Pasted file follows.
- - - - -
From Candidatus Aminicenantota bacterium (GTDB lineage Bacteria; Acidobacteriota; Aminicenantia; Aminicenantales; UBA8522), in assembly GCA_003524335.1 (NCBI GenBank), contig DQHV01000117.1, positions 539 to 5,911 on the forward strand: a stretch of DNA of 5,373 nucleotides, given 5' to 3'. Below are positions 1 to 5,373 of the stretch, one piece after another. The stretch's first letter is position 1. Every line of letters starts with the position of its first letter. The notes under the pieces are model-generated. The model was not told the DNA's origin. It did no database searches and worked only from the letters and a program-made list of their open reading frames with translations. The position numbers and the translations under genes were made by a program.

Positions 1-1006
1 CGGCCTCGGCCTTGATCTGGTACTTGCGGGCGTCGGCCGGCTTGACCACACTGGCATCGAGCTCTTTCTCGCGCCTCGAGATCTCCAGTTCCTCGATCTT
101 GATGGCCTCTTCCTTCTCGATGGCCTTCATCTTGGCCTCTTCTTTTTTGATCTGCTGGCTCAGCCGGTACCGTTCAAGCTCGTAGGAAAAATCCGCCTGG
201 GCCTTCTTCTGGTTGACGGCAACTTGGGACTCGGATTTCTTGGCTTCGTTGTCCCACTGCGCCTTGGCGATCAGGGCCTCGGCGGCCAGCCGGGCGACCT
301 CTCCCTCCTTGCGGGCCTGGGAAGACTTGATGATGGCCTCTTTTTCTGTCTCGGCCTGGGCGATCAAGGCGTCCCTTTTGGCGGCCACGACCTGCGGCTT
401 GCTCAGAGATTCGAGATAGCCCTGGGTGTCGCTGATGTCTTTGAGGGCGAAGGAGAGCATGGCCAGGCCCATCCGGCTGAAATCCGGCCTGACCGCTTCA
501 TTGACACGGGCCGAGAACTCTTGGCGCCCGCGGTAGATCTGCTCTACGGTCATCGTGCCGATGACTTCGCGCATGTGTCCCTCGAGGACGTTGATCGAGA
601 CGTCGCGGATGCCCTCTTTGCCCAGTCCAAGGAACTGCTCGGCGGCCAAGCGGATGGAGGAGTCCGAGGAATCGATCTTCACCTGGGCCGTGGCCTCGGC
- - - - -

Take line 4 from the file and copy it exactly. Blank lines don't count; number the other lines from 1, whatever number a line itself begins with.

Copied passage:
101 GATGGCCTCTTCCTTCTCGATGGCCTTCATCTTGGCCTCTTCTTTTTTGATCTGCTGGCTCAGCCGGTACCGTTCAAGCTCGTAGGAAAAATCCGCCTGG